Le Marche: Beautiful Adriatic Wine Country

Le Marche is a bucolic, scenic area along the Adriatic with wonderful wines and cuisine

Le Marche is where my maternal grandparents were born, so you can pardon me if I seem overly chauvinistic.

Ubiquitous Marche scene

It’s located due east of Tuscany, between Romagna and Abruzzi. In other words, off the tourists’ beaten path. In fact all you hear on the streets is Italian being spoken, with an occasional French or German accent.

It’s a super scenic area where farmlands roll gently to the Adriatic without any smokestacks or industry marring the coastline.

There is also some great local cuisine and wines waiting to be discovered. I refer here to the northern part of Le Marche because the southern part is justly famous for its Verdicchio. But have you ever heard of Bianchello or Famoso? In fact we were told that this area of Italy has the highest amount of local grapes, many still waiting to be rediscovered.

Stefano Bartolacci pours for us

Our wine visits in the Marche centered on the northern portion where the DOC is Metauro which is a river that flows into the Adriatic near Pesaro. This area has a great white wine called Bianchello which has a deep golden hue, subdued fruit aroma and a balanced acidity. In other words, a very nice quaffable wine. Unfortunately you will rarely find it in the States.

We started our beautiful sunny day at Azienda Bartolacci where the husband and wife team are dedicated to biological farming. Their focus is fruits and vegetables. However they do grow enough grapes to produce 30,000 bottles of a very pleasant spumante from the Charmat process, a delightful Bianchello and a respectable sangiovese.

Vin Sr and Vin Jr with our family members from Stacciola

We then stopped in the hamlet of Stacciola (72 inhabitants) to visit my relative, Lea Roberti, who welcomed us into her house for drinks and freshly made crostata, a local dessert.

We then strolled by the chapel where two sisters married two brothers and emigrated to the States: one was my maternal grandfather and grandmother. A very nostalgic visit.

Then we visited one of the upcoming wineries in this area, Azienda Bruscia, which produces 70,000 bottles annually with about 27 different labels. The Bruscia family is proud of their biological winery and dedicate themselves to finding and resuscitating neglected, almost lost local grape varieties as well as honoring local historical personalities.

We had the opportunity to try several:

Antipasti at Azienda Bruscia

  • First we started with the Conte Giulio, named in honor of one of the people who did a lot back in the late 1700s and early 1800s to promote this area. It’s a creamy Brut Metodo Classico 2012 made from the local white grape, Bianchello, and aged 24 months in barrels. It was beautifully packaged and a delight to drink.
  • We also tried their Il Famoso Grottino, made from the long lost Famoso grape and named in honor of a local watering hole that closed down a few years ago;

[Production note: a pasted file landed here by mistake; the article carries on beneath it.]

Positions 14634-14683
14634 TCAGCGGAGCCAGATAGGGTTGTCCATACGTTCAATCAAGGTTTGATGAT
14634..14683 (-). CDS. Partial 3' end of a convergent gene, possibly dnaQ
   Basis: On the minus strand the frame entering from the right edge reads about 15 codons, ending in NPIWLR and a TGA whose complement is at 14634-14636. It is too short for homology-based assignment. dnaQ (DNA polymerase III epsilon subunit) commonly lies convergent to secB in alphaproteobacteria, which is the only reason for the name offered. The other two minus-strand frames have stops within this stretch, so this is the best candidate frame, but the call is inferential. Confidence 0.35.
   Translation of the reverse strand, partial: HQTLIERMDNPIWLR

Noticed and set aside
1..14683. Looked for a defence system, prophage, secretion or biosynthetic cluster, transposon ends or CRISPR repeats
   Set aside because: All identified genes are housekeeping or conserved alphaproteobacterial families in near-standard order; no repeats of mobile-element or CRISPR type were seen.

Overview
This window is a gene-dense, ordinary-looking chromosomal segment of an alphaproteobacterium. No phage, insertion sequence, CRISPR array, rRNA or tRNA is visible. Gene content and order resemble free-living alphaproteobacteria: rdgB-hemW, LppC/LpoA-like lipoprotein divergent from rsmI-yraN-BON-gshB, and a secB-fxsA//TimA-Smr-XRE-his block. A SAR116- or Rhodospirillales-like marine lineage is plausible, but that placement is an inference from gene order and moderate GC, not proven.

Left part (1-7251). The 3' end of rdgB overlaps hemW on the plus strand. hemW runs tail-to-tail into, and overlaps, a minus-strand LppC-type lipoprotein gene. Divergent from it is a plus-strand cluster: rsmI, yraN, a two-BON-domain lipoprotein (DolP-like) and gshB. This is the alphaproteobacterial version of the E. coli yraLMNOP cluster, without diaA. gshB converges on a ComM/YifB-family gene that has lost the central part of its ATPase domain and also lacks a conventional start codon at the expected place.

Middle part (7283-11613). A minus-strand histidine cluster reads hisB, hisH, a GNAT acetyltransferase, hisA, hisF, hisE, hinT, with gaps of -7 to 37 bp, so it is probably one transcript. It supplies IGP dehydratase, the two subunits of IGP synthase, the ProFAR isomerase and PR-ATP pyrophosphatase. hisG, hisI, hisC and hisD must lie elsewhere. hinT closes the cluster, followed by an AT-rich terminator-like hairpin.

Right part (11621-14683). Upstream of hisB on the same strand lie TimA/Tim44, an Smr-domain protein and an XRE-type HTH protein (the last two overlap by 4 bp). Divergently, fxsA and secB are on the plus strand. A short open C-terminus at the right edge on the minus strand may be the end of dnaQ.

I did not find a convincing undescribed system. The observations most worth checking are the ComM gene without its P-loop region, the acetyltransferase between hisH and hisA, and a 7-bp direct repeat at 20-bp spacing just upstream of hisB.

• IB Cinquantaquattro Incrocio Bruni 54 IGT, a cross between the sauvignon blanc and the bianchello;
  • Mo Leone 2016 from the Bianchello del Metauro;
  • Stacciola 2015 DOC Colli Pesaresi with 70% sangiovese and 30% other local varieties, it’s a red wine with structure and lots of fruit;
  • Pikler Selezione Colli Pesaresi Sangiovese 2015 which is bumped up in quality from the previous wine with more flavor and aroma structure;
  • C’Rasa Vino e Visciole, a typical Marche concoction made from wild cherries picked in June and fermented until September when wine is added to create a slightly sweet dessert wine.

Our meal of homemade specialties, prepared by the owner’s wife, included gnocchi made from potatoes, an assortment of local cheeses and salami, minestrone featuring their locally grown produce and beef presented with two dressings.

A view from one of the wall towers of Corinaldo overlooking a typical beautiful Marche hillside.

Our last day in Le Marche started with a guided walking tour of one of the most picturesque small villages in Italy: Corinaldo. Known for its polenta festival which we missed by just one week, it is a walled town dating from the 1400’s. The sky was a deep bright blue, the cool breeze was blowing and we covered almost the entire village without a sweat.

Our farewell dinner was held at the Michelin-rated Da Rolando, one of my favorites when visiting this area. Rolando has owned the restaurant for 30 years and it has become a local institution.

Our menu was so good that one of our faithful tour alumni called it the best farewell dinner ever.

 

We were almost exhausted from all the courses and sensations which included:

  • assorted salami all locally made
  • salad with summer truffles and wild mushrooms
  • crostini with a truffle tapenade,
  • traditional polenta (with a Bolognese-style meat ragu)
  • ravioli stuffed with Summer truffles
  • braised 2 year-old veal
  • dessert comprised of locally made sweets

Our farewell dinner at Da Rolando

Our wine accompaniments:

  • Verdicchio dei Castelli di Jesi 2016 by Ottavio Piersanti which would compete well with a chablis;
  • JaJu, a Lagrima di Morro d’Alba 2016, made from the local Lagrima grape which produces a fruity, fresh quaffable red;
  • Il Rubjo Conero Rosso Riserva 2013 a blend of 70% montepulciano and 30% sangiovese produced by Pontemagno- this was a wine with structure and complexity;
  • il Rubino del Duca vino visciole, a dessert wine which I described earlier;
  • plus a local grappa and limoncello

This was indeed a memorable meal because every course was made from authentic local recipes with locally sourced products and the wines were perfectly paired.

A great way to end a trip to an area which evidently still has not been discovered by enough North Americans.

For additional photos of our last day, I refer you again to the work of tour alumnus Jeff Krauss.

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